What? No Carly at no. 1? It’s true. For the first time since we introduced our 50 Most Powerful Women in Business list way back in 1998, Hewlett-Packard CEO Carly Fiorina doesn’t top the list. 2004 belongs to Meg Whitman. Here’s just one reason: The $60 billion market value of eBay, the company she runs, has surged past that of HP.
As in past years, we ranked these women on four major criteria: the size and importance of the woman’s business in the global marketplace; her clout inside her company; her career trajectory; and in certain cases her cultural and social impact.
Seven new women managed to elbow their way to the table, and three women returned after falling off the list in previous years. Zoe Cruz, our highest-ranking newcomer, has made her mark with some of the toughest critics on Wall Street: her fellow bond traders. Claire Watts, as head of Wal-Mart’s apparel and home merchandising division, buys $37 billion worth of stuff every year—and commands the attention of suppliers all over the world. Among the returnees is Heidi Miller, who resurfaced at the new J.P. Morgan Chase.
And who are the fallen? There are ten. Betsy Holden was demoted from her job as co-CEO of Kraft Foods; Betsy Bernard, AT&T’s former president, quit; and Dina Dublon lost out as power shifted at J.P. Morgan Chase. Others were simply displaced by a fast-rising crop of stars whom you’ll likely see in the headlines for years to come.
If there is one thing that connects these women, it’s that they don’t just run things—they build them. These are women whom headhunters adore and whose phone calls you want to return. You should get to know them.
1. Meg Whitman, President and CEO, eBay
2003 rank: 2
Whitman has built the world’s largest online marketplace, the world’s most valuable Internet brand—and the fastest-growing company in history. Take that, Bill Gates!
2. Carly Fiorina, Chairman and CEO, Hewlett-Packard
2003 rank: 1
Yes, she still runs the 11th-largest corporation in the U.S., with $73 billion in revenues. But Carly has fallen out of the top spot thanks to a power surge by Whitman. It didn’t help that this CEO has missed earnings targets—execution has been problematic. And she’s still getting crunched between competitors IBM and Dell.
3. Andrea Jung, Chairman and CEO, Avon Products
2003 rank: 3
Since Jung took the helm in 1999, Avon’s stock has risen 174% and its sales have grown 30%, reaching $6.8 billion last year. With two-thirds of the company’s revenues generated outside the U.S., Avon’s 4.4 million sales representatives are peddling a truly global brand. The company’s next big market: China.
4. Anne Mulcahy, Chairman and CEO, Xerox
2003 rank: 4
Mulcahy is the hottest turnaround act since Lou Gerstner. The company’s profits have rebounded, although revenues remain flat ($16 billion in ’03). New high-end products like half-million-dollar digital presses are spurring sales.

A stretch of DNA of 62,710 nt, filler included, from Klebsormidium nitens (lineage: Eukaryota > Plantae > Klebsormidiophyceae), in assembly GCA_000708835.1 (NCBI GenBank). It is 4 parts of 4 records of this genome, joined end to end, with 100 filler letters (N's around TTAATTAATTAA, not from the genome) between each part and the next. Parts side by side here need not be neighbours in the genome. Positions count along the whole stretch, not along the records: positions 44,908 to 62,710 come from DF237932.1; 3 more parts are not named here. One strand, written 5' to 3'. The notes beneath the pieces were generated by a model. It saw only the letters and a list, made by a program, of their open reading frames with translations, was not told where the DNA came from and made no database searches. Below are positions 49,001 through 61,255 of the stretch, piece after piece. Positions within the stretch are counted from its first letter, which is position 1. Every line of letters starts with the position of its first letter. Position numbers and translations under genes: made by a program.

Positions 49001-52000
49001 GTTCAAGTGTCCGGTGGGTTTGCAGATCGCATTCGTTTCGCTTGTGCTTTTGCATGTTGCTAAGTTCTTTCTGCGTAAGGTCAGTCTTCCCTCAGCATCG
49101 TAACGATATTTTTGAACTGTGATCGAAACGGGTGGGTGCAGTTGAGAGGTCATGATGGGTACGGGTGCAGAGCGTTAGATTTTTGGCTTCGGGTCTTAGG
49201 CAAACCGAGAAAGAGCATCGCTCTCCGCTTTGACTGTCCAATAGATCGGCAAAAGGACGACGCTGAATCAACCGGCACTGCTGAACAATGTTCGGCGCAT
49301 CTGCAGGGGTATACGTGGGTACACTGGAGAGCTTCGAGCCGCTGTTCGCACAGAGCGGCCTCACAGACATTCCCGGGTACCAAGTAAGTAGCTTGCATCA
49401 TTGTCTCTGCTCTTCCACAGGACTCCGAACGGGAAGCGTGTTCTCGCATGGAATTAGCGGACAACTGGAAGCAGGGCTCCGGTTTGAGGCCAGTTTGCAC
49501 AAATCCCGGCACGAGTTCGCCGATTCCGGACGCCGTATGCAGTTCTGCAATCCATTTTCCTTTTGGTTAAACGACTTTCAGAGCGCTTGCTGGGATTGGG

5. Marjorie Magner, Chairman and CEO, Global Consumer Group, Citigroup
2003 rank: 5
Magner has been delivering great results on a grand scale. She runs the biggest chunk—$41 billion in revenues and $9.6 billion in profits of the world’s largest financial services company. And the recent streamlining of international operations puts more influence in her lap.
6. Oprah Winfrey, Chairman, Harpo
2003 rank: 7
Circulation of her magazine, O, rose 14% last year, to 2.6 million; O at Home made its debut in May; and she has half a million people in her book club. Oprah’s talk show entered its 19th season ranked at No. 1. Her closest competition? Dr. Phil, whose TV program she launched from her Harpo production company.
7. Sallie Krawcheck, CFO (as of Nov. 5), Citigroup
2003 rank: 14
Krawcheck just snagged a promotion: Next month she becomes CFO and head of strategy at Citi, a clear indication that she is being groomed for a shot at CEO someday. As head of Smith Barney, her current job, she surprised critics by increasing profits and productivity.
8. Abigail Johnson, President, Fidelity Management & Research
2003 rank: 11
Fidelity’s heir apparent controls the firm’s $1 trillion investment management arm. She’s getting vocal too: Last year she lobbied for electronic trading at the New York Stock Exchange and said her scandal-plagued competitors did “stupid things.” Fidelity has added $29 billion in net assets since the fund scandals broke last year.
9. Pat Woertz, EVP, Global Downstream, ChevronTexaco
2003 rank: 9
Soaring oil prices helped Woertz, who runs refining and marketing, rack up more than $1 billion in profits and increase margins in 2003. This year looks even better—profits at her unit are $1.7 billion in the first six months alone.
10. Karen Katen, EVP; President, Global Pharm., Pfizer
2003 rank: 6